From the previous ‘travel around the house’ sketches I will do two different compositional studies. I will work in charcoal (as it gives richer tonal variations) in my A4 sketchbook. With the intention to look for strong tonal contrasts, textures, linear qualities, and strong positive and negative space I started my first composition scenario.
Composition area #1: Ironing room
- I continued with the vertical format as my quick sketch form previous exercise. I wanted to get the most interesting objects in the focus: staggered clothes, shoes, suitcases, window. I tried to capture the bold light/dark contrast as the only light came through the roof window. The shelfs, the oblique roof and window as well as the vertical lines of the suitcases are nice compositional lines. I found good contrast with the window and the clothes in the light area, the suitcases and the back of the room in the shadow area.
- I wasn’t so pleased with the partly shown window so I changed my viewpoint as well as the format for the next study. This time the floor moved out of the picture plane and unfortunately the shoes as well. This view gives more focus on the roof and window angles. I felt that the bottom cut was a but too high. I rendered a bit more the tonal variations on the oblique wall of the room. The contrast with the window came out better.
- I zoomed out a bit to get more objects into the picture plane. Now there is more the back side of the room visible at the right side of the picture. Still the floor not visible. I didn’t like this composition so I continued with a vertical format again.
- Now sitting on the floor, looking upwards, with a view that included the floor. I kept my eye slightly moving from left to right during the drawing process in order to get the intended objects in view. I like now the interplay of light and dark around the centre as well as the light shining onto the floor. I think the floor is a bit too dominant in this composition and it distracts the focus from the centre a bit. Overall, I like this composition and I want to continue with this in exercise 3.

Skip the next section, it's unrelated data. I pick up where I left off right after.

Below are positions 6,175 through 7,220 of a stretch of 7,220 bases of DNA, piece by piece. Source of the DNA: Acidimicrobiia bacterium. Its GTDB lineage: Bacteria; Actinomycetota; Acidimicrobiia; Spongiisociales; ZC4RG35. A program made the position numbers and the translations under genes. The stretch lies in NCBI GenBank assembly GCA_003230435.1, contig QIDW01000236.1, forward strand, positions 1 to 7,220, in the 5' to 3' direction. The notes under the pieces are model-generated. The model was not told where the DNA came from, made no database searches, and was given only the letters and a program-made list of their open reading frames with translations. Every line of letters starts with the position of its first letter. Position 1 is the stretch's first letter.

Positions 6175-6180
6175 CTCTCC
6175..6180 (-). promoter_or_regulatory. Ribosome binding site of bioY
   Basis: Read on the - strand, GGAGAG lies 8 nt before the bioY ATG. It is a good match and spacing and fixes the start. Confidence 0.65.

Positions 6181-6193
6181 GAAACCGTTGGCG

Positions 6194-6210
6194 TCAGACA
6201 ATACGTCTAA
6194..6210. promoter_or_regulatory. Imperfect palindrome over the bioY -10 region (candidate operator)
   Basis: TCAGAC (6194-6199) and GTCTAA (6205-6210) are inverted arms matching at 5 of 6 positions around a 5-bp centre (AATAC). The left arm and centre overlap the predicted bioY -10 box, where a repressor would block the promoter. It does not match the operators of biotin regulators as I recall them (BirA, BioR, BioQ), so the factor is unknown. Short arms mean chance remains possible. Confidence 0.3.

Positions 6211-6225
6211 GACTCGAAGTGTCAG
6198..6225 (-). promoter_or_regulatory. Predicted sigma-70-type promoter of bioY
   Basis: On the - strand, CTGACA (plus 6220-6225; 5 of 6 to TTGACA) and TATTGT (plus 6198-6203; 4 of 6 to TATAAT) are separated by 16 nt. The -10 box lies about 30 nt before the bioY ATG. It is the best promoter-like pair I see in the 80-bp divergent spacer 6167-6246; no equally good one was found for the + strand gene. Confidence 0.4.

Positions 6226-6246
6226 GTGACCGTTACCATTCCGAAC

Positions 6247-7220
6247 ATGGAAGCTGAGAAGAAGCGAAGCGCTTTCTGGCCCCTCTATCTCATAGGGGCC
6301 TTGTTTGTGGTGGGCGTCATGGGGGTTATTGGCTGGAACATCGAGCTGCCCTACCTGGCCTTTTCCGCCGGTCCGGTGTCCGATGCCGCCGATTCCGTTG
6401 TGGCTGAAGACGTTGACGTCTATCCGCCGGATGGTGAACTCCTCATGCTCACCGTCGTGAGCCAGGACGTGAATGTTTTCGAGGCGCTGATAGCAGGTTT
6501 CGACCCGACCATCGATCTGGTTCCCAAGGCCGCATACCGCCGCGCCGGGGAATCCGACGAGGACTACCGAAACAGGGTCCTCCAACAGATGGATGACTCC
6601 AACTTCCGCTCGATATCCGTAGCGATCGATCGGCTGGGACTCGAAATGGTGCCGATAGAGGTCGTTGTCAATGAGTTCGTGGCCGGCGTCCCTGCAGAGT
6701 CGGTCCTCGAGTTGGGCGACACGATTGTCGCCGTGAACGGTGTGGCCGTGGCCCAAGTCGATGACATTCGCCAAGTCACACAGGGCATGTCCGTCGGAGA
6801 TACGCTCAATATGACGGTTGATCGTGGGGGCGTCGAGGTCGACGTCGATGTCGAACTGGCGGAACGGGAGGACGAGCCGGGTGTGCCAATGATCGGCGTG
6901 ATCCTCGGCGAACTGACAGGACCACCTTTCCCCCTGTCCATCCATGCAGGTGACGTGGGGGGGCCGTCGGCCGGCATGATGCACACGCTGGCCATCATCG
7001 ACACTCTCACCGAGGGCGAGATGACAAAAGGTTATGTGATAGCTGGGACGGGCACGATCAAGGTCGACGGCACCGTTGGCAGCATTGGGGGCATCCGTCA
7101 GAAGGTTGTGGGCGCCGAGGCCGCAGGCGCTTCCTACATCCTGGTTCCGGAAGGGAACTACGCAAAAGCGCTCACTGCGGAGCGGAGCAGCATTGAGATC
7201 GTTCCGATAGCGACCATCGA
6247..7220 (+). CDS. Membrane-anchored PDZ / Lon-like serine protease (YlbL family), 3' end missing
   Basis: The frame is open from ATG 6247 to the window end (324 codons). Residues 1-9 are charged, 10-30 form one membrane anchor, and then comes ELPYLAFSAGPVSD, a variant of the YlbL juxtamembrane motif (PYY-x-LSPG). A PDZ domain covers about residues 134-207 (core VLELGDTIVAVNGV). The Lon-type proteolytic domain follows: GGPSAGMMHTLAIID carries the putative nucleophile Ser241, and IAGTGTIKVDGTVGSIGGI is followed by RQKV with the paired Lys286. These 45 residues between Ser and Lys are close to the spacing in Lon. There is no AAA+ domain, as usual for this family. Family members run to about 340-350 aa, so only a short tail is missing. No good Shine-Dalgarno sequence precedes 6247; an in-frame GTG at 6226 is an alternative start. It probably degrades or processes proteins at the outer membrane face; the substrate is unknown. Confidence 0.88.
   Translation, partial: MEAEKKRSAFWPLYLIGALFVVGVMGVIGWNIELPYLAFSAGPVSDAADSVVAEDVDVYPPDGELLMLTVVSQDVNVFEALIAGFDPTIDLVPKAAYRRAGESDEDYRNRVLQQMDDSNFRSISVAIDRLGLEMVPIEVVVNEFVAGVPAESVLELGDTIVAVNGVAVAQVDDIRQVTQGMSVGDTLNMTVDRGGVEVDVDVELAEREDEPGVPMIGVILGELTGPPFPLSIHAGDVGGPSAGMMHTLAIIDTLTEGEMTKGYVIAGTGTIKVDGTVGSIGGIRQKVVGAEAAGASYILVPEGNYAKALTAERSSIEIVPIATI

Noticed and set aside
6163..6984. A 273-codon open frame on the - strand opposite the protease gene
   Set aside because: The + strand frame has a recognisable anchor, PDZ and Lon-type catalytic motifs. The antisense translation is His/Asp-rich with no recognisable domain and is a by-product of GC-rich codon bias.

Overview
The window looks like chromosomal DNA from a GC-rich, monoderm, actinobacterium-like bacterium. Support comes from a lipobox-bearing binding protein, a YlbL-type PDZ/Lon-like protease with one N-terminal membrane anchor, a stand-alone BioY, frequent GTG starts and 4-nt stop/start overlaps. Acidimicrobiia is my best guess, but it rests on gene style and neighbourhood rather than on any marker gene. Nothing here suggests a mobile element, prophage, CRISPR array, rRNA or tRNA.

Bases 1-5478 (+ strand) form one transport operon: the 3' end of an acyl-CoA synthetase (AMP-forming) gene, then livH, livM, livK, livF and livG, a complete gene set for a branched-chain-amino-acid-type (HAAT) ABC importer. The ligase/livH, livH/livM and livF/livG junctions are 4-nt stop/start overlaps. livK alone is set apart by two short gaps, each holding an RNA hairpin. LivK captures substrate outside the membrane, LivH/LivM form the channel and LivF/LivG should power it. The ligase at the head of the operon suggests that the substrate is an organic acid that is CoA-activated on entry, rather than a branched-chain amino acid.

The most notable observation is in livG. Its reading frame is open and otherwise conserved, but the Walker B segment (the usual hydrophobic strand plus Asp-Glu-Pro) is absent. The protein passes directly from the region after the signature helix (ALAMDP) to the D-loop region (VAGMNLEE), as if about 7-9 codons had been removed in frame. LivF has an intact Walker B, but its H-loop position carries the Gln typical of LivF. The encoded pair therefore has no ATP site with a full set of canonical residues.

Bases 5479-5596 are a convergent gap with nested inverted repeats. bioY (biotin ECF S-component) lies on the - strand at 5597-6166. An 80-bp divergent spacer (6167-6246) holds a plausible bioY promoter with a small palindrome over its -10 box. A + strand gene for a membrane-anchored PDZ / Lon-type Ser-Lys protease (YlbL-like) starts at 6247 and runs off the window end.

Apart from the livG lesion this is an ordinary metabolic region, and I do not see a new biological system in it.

Composition area #2: Hallway
For the second composition option I went for the hallway in our studio area. My attention was kept during my quick sketch tour by the option to see three door openings as well as the stuff on the floor (construction area).
- I started with a view with two door openings visible in a horizontal format. I blocked in the main light and dark areas. The floor tiles are a bit shiny and I wanted to capture this. This view consists mainly of two perspective lines meeting right off centre. I felt the middle wall as quite dominant so I changed for another study in vertical format.
- This gives more of a snapshot view through one door opening. A second door only indicated at the right. I looked slightly upwards to capture part of the ceiling and its underneath wooden construction as well. Overall, this is a balanced composition, with eye focus at the centre point. I felt a bit more off centre could be more beneficial for an interesting composition. Also I felt that my eyes are moving here rather towards the left.
- For this view I changed to a vertical format and with a view slightly downwards at the corner of the left door. The pile of lumber is getting now more into the focus. The edge of the wall the lightest areas gets the attention. However, I felt the middle wall as the eye focus not so interesting.
- I moved on with a horizontal format and new viewpoint. For this I had to move my eye for the drawing in order to get the objects into the picture plane (wide angle or panorama view). There are quite interesting perspective lines as well as contrasting positive and negative spaces. The boxes in the middle get more attention. Light is coming from quite different directions: through the left, middle and right door opening as well as through the window door in the back of my standpoint. Quite challenging but also interesting. I felt that this wide angle view gives a nice interplay of perspective lines, shapes and light/dark contrast. The latter could be enforced at larger scale.
What I observed is that uncommon stand – and view points sometimes give much more interesting compositions. Like sitting on the floor (composition area #1) or a wide angel view simulated by my moving eye (composition area #2). Further I noticed that an eye focus point off centre gives a more dynamic picture. The eye can circle around the centre. To put good light/dark contrast around this ‘sweet spot’ provides further a dramatic visual effect that I really like. Looking through door opening(s) gives not only more depth but also an additional light source for a contrasting composition (but could be quite challenging in drawing right).